Writing for Sheila
AuthorHarrison, Auburn M.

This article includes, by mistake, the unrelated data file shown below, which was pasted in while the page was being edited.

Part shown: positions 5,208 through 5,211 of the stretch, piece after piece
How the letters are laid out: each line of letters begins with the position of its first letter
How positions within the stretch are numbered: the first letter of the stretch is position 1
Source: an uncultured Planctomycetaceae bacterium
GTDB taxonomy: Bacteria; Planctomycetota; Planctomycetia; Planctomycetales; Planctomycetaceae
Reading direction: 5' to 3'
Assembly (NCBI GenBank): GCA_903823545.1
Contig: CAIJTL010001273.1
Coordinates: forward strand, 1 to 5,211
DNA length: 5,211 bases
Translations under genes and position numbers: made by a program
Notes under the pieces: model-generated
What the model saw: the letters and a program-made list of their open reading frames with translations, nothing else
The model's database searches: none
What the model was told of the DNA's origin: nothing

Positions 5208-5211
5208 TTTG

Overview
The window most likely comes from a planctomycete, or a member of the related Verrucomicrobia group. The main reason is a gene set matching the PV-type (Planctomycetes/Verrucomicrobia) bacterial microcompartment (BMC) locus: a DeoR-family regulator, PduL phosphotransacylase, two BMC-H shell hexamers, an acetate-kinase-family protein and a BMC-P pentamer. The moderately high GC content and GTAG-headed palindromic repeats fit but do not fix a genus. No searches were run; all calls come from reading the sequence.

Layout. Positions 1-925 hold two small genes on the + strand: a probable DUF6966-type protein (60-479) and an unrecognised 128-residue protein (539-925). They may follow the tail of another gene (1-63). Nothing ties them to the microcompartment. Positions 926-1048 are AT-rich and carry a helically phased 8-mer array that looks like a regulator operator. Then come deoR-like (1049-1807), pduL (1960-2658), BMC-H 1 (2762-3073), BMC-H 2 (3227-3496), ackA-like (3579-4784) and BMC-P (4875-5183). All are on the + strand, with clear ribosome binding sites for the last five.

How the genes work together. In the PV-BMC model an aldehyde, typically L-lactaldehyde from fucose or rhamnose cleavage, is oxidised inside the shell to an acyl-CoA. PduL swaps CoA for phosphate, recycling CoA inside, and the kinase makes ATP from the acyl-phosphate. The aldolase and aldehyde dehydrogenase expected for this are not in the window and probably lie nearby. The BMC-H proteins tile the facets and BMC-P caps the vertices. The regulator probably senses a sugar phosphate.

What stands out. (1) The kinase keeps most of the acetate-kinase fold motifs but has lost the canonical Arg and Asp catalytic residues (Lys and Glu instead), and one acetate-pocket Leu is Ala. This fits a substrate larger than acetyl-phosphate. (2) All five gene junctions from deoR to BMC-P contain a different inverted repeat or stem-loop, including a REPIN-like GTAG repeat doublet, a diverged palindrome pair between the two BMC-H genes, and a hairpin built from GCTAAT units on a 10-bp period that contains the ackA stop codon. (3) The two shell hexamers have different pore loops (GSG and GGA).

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Abstract: This thesis is a personal memoir of the ten years I spent working as a television journalist in both military and commercial TV stations. Through a chronological retelling of my past experiences, the book not only uncovers the behind the scenes reality of a largely misunderstood business, but also unveils some of the unethical, immoral and surprising practices of broadcast news stations and newsrooms. The memoir is particularly concerned with my awakening as a journalist, and how I came to understand and appreciate an imaginary woman named "Sheila." During much of my tenure as a TV journalist, I was instructed to write for an ideal viewer who was supposedly an uneducated, uninformed, middle-aged, white mother. I was encouraged to feed "Sheila" shallow news content about things she could easily comprehend, instead of challenging her to think for herself by simply reporting newsworthy and relevant facts. My book forcuses on "Sheila" and how her metaphorical presence in my life helped shape both the content of the news I generated, as well as my own life choices. I will also reflect on how my new role as a mother and a graduate student helped me come to the realization that the "Sheilas" of the world are much more smart, capable and worthy than journalists are giving her credit for.